China’s officials step up online attacks

Chinese Communist Party officials are aggressively attacking global critics online using social media platforms they deny everyday people in China.

In an October 28 article, “How China’s ‘wolf warrior’ diplomats use and abuse Twitter,” The Brookings Institution says the CCP has dramatically increased its presence on Twitter and is promoting false conspiracy theories online.

The team of “wolf warriors” — named after a nationalistic Chinese film franchise — are Chinese diplomats who, through social media and other public fora, advance conflicting conspiracy theories for the coronavirus to deflect blame. The team also floods online conversations about the regime’s human rights record with positive messaging, Brookings says.

The Wolf Warriors deploy “scorn, sarcasm, and conspiracy theories in their attempt to shape the global discourse,” Fergus Ryan, of the Australian Strategic Policy Institute, says in a June 29 op-ed in Foreign Policy.

China’s embassy in Sri Lanka tweeted an image of a violent science fiction movie after U.S. Secretary of State Michael R. Pompeo likened the CCP to a predator for its use of infrastructure projects to gain leverage over developing countries.

While China’s government officials use Twitter to attack critics of CCP policies, the party blocks the platform within China as part of an oppressive internet censorship campaign.

Wolf Warriors have stepped up their misinformation campaign during the COVID-19 pandemic, Brookings says. In March, as the virus spread, Zhao Lijian, a spokesman for China’s Foreign Ministry, stated falsely that COVID-19 started in the United States.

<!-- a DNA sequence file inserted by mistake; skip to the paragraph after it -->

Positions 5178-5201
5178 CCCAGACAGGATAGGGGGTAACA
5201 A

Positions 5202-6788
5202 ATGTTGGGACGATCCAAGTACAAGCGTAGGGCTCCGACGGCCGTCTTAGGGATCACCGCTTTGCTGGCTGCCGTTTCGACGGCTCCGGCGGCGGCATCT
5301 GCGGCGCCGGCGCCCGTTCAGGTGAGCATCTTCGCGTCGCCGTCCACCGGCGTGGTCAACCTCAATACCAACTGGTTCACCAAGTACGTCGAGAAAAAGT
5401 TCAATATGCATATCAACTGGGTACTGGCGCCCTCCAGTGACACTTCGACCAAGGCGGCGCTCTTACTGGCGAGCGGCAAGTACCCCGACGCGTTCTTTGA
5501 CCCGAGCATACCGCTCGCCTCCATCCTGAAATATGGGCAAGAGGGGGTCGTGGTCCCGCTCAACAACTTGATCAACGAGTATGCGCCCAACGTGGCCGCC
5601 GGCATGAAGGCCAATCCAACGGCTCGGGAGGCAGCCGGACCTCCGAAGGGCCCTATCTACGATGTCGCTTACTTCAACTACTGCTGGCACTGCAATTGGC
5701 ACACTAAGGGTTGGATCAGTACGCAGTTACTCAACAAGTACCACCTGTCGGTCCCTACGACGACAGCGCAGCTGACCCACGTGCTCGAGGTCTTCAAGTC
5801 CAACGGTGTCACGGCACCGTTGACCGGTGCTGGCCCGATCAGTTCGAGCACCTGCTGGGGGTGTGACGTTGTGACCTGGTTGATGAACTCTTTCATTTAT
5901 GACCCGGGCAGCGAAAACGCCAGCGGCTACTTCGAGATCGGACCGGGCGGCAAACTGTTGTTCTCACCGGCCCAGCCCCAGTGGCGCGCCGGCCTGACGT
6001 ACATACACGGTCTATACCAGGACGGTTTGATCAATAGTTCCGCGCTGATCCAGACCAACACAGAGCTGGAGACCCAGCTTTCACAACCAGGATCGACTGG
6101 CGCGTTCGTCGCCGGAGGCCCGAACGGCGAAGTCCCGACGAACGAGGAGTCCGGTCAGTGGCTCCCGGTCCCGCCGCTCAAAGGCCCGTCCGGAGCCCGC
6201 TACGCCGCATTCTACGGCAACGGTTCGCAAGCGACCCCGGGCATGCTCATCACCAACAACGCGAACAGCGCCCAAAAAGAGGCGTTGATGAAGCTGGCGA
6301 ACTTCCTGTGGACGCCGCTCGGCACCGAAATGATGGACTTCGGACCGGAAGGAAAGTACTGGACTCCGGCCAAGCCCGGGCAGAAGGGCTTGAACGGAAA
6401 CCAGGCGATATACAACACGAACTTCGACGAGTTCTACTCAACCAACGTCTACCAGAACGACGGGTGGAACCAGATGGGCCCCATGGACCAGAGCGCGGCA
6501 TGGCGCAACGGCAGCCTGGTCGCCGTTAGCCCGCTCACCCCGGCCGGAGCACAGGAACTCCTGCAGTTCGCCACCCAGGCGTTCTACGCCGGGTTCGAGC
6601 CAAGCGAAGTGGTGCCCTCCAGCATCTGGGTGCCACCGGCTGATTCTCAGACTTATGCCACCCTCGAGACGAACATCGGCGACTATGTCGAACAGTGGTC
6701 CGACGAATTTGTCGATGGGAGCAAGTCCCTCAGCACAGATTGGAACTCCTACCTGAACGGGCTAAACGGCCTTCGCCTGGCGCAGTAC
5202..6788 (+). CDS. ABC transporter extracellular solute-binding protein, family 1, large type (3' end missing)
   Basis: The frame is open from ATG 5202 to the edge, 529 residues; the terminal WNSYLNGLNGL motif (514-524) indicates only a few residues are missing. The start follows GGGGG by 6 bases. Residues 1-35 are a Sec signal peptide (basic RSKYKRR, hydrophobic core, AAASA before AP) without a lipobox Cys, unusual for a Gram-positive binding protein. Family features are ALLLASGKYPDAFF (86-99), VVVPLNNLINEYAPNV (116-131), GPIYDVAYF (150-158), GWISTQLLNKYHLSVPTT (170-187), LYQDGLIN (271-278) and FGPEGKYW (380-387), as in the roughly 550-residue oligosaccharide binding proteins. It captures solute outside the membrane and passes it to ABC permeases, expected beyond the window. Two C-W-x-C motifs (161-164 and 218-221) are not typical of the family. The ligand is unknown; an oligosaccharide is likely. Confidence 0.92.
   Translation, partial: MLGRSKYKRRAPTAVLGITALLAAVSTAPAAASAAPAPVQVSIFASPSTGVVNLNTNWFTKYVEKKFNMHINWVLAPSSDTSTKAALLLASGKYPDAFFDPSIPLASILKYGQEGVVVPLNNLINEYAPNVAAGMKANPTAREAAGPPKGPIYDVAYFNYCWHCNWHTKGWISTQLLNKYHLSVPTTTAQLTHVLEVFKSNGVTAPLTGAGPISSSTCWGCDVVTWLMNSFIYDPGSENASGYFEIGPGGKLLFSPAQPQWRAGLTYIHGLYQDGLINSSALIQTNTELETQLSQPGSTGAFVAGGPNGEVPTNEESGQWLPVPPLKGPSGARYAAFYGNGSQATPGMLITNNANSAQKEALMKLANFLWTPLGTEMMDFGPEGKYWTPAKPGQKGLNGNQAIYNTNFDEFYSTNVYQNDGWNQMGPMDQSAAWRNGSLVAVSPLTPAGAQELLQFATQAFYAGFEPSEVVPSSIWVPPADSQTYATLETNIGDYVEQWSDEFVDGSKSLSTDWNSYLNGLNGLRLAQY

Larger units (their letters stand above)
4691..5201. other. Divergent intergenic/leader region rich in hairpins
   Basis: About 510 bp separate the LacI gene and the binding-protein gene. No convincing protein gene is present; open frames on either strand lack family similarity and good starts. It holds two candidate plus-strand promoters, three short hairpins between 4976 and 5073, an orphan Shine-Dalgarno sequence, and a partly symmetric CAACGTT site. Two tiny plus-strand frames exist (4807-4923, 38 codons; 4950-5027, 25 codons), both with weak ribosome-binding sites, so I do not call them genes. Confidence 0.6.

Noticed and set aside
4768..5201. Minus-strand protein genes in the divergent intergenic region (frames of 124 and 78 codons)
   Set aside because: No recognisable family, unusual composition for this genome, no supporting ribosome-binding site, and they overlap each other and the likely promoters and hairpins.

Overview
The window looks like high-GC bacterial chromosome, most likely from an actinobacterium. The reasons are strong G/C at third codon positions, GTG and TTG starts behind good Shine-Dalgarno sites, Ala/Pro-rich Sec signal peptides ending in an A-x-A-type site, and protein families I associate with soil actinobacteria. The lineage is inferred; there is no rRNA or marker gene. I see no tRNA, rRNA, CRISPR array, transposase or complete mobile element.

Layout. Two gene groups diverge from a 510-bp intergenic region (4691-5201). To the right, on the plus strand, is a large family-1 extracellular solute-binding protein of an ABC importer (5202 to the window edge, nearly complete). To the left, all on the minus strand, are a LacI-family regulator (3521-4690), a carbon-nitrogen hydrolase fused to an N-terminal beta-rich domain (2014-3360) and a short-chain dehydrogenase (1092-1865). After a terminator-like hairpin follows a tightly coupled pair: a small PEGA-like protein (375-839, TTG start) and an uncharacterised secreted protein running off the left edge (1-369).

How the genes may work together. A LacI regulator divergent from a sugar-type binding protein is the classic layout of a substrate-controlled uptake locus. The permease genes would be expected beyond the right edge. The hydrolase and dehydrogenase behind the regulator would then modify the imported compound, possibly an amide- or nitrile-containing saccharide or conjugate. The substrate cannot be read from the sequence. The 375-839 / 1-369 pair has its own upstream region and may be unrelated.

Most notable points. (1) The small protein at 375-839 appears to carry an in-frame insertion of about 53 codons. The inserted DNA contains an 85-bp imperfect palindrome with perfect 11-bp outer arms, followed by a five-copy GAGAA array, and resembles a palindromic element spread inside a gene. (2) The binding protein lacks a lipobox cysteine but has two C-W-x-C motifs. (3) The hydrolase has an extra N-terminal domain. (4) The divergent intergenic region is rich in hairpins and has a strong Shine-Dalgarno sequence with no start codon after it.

“Beijing has engaged in the promotion of multiple conspiracy theories about the virus’s origin in order to cast doubt on official versions of events,” according to the Institute.

More than a dozen Chinese diplomats and embassies retweeted Zhao Lijian’s original tweet. Brookings adds that “China’s diplomatic and state media accounts have since posted more than one hundred times” about a false conspiracy theory of the virus’s origin.

The CCP’s propaganda also hides its human rights violations. Regime Twitter accounts highlight the landscape and cultural diversity of Xinjiang, while hiding its oppression of predominantly Muslim Uyghurs and members of other religious and ethnic minority groups through mass internment, forced labor and other abuses.

The CCP has implemented the “Great Firewall” within the People’s Republic of China to prevent citizens from accessing Facebook and many other global social media providers. Further, the CCP controls the internet there, requiring the deletion of content it deems not in the interest of the state.